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No. 13 Georgia aims for rebound at Kentucky

No. 13 Georgia aims for rebound at Kentucky

LEXINGTON, Ky. (AP) Georgia is looking to get back to its winning ways after a week off when the No. 13 Bulldogs meet Kentucky Saturday night.

The Bulldogs (5-1, 3-1 Southeastern Conference) were routed 35-7 at South Carolina in their last game, a loss that made their quest to win the East Division tougher. The loss featured defensive breakdowns, an ongoing problem for the Bulldogs - Georgia has given up 89 points the past two games.

Lineup shuffles caused by the early season suspensions of several players partly explains Georgia's breakdowns, though coach Mark Richt blames it more on miscommunication.

``Everybody has to be on the same page, and we made all the corrections we could make from what happened in the South Carolina game and really the entire season,'' Richt said in a conference call. ``We looked at the entire first six games and said what are the things that are causing these big plays, and most of it was communication issues on the back end. We tried to make those corrections.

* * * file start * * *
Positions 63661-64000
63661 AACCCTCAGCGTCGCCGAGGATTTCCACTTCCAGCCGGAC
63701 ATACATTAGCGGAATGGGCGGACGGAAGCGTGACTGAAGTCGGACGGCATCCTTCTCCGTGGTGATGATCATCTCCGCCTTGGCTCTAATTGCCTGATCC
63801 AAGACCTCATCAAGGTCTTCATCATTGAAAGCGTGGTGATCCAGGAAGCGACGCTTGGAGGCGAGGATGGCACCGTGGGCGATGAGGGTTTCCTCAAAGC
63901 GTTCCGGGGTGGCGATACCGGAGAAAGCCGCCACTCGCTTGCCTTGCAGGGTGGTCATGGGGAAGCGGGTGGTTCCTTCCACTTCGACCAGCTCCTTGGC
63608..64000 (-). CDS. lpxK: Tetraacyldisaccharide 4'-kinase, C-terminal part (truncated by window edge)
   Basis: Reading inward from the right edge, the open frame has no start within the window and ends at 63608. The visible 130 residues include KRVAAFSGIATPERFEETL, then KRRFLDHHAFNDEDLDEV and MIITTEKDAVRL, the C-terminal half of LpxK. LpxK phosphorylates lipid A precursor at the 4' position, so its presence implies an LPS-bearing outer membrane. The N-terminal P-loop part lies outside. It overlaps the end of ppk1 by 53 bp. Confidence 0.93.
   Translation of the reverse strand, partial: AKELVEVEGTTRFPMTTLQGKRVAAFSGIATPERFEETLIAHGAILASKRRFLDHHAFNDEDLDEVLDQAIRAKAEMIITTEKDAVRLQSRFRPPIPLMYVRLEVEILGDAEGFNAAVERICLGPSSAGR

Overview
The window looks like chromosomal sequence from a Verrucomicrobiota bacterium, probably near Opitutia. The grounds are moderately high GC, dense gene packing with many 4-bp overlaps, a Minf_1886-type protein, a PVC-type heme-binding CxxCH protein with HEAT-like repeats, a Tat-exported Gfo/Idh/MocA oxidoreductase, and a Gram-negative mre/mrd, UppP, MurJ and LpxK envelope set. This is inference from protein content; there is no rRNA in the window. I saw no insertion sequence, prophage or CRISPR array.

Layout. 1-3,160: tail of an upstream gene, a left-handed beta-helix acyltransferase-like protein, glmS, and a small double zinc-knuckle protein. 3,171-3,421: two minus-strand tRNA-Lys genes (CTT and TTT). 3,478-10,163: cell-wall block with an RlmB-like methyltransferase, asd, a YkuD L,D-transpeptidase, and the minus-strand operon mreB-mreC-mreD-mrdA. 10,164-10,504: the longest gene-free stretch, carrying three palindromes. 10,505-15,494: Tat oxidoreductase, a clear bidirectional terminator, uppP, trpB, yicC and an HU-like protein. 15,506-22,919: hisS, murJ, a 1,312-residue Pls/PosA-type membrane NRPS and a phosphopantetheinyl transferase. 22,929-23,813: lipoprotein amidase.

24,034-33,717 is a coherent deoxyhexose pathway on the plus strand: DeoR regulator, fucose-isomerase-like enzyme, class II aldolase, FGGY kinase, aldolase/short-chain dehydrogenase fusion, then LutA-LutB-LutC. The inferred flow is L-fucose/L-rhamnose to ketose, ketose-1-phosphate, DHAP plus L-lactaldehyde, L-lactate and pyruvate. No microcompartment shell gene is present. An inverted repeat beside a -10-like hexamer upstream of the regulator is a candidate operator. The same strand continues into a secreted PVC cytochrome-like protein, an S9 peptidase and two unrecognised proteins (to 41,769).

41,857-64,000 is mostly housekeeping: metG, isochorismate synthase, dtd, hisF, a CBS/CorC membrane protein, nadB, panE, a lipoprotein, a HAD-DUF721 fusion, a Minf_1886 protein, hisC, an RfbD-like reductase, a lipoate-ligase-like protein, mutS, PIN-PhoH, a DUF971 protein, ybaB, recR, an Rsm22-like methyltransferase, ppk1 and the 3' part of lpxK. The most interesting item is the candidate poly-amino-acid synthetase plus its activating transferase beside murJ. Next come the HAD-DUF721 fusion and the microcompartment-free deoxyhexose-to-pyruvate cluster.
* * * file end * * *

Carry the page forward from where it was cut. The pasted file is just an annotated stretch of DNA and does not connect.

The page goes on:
``Once you do close that loophole of a big play, then you've got a really good chance of playing good defense and that's what we've got to make sure we're doing.''

With everyone talking now, the next step is backing it up against the injury-plagued Wildcats (1-6, 0-4).

The Bulldogs found themselves in trouble early against the Gamecocks on Sept. 29, trailing 21-0 behind several big plays including a 70-yard punt return for a touchdown. South Carolina gained 392 yards overall, leaving Georgia ninth in the SEC in total defense at 373.8 per game.

The Bulldogs' main question is whether their marquee player will be available against Kentucky.

All-America junior outside linebacker Jarvis Jones (5.5 sacks) hasn't practiced this week after injuring his ankle against South Carolina and looks doubtful. Freshman backup Jordan Jenkins is ready to go just in case.

And Georgia has others capable of filling the void.

Senior nose tackle John Jenkins is coming off a career-high, eight-tackle game against the Gamecocks. Sophomore linebacker Amarlo Herrera had a career-high 11 tackles in that game, and suggests that Georgia just needs to reclaim the defensive style that worked so well last season.